February consumer prices were up by 2.3 % y-o-y. Inflation slowed slightly from the January pace of 2.4 %. Much of the drop can be attributed to low growth in food prices (1.8 %) and other goods prices (2.1 %).
Since the start of 2019 the rise in consumer prices has slowed, mainly as a result of low economic growth and ruble appreciation. The CBR has responded to falling inflation with monetary easing. Its key rate (currently 6 %) has now been lowered six times in a row. After its February key rate meeting, the CBR signalled that it intended to maintain an accommodative monetary stance (BOFIT Weekly 7/2020).
The recent substantial drop in the ruble’s exchange rate in turbulent markets should result in higher import prices and thus somewhat accelerate inflation in the coming months. Persisting market uncertainty makes it challenging to fine-tune monetary policy. If the ruble remains weak, higher prices for imported goods likely pass through more to consumer prices, while ongoing troubles in the oil markets may further depress Russian economic growth, which would lower inflation.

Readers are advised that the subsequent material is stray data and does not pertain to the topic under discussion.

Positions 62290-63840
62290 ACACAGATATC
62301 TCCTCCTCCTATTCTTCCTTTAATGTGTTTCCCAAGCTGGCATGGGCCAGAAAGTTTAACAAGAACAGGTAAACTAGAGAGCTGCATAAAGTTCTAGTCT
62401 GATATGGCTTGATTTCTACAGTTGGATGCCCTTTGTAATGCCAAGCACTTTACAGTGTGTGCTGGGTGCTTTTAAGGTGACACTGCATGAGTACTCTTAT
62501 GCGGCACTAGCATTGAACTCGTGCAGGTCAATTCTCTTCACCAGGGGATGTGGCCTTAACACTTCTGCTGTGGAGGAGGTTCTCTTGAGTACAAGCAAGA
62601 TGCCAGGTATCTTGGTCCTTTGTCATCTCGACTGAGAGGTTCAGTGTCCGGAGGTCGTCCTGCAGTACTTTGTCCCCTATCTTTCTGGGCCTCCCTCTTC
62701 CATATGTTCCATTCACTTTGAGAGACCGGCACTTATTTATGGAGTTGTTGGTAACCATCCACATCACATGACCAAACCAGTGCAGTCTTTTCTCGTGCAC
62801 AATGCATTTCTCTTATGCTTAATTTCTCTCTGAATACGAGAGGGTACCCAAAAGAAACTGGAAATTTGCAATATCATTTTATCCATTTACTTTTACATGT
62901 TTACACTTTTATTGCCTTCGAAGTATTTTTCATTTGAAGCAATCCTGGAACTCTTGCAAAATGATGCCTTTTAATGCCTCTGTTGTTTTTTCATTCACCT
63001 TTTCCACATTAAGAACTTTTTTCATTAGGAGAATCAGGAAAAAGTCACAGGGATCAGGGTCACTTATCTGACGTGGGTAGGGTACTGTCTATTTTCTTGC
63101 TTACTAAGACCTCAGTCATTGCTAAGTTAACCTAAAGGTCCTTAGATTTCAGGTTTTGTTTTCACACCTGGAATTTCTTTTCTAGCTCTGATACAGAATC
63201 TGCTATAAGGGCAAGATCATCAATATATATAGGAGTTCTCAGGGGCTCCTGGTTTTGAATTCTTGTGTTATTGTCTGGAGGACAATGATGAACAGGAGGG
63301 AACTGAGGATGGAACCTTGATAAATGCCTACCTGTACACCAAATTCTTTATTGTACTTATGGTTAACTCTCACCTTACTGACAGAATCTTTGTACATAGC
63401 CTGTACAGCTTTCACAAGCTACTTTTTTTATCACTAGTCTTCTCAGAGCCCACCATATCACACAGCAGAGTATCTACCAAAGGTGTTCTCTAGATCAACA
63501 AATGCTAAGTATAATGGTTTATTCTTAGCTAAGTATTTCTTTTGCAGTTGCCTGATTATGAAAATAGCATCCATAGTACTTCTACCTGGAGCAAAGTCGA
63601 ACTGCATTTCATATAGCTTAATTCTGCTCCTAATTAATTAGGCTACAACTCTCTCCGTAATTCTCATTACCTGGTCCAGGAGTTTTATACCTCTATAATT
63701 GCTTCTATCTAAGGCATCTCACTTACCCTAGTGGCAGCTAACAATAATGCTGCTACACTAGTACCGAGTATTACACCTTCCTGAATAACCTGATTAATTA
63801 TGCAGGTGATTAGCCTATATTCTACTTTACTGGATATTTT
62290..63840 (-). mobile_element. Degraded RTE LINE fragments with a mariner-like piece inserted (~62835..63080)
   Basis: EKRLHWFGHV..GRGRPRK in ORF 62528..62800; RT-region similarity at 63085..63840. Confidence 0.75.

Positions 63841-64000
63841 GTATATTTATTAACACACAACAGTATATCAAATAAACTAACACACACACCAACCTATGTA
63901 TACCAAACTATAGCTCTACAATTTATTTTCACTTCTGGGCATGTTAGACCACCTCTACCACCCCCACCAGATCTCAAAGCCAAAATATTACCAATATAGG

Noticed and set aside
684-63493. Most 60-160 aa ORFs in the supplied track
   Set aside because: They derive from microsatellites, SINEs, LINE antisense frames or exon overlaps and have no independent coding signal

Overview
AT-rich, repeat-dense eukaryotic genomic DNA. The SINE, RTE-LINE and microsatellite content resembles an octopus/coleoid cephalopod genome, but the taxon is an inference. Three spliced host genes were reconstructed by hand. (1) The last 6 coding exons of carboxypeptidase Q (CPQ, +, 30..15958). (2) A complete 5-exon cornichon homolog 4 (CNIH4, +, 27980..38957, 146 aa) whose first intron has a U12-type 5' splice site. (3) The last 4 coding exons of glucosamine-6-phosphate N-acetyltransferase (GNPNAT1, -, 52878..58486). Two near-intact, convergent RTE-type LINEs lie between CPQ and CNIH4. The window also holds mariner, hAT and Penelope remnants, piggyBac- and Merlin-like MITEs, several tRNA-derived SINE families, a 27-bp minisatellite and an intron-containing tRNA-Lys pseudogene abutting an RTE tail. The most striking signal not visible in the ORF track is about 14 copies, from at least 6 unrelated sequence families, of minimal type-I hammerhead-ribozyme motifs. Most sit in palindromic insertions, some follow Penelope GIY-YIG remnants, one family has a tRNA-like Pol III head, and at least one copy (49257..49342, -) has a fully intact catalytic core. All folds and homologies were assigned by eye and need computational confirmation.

Consumer price inflation is currently running below the CBR’s target of 4 % p.a. Its forecast for this year calls for inflation in the range of 3.5−4 %. The CBR’s next regularly scheduled rate meeting will be on March 20.
Russian consumer price inflation has remained moderate
Source: Macrobond, BOFIT.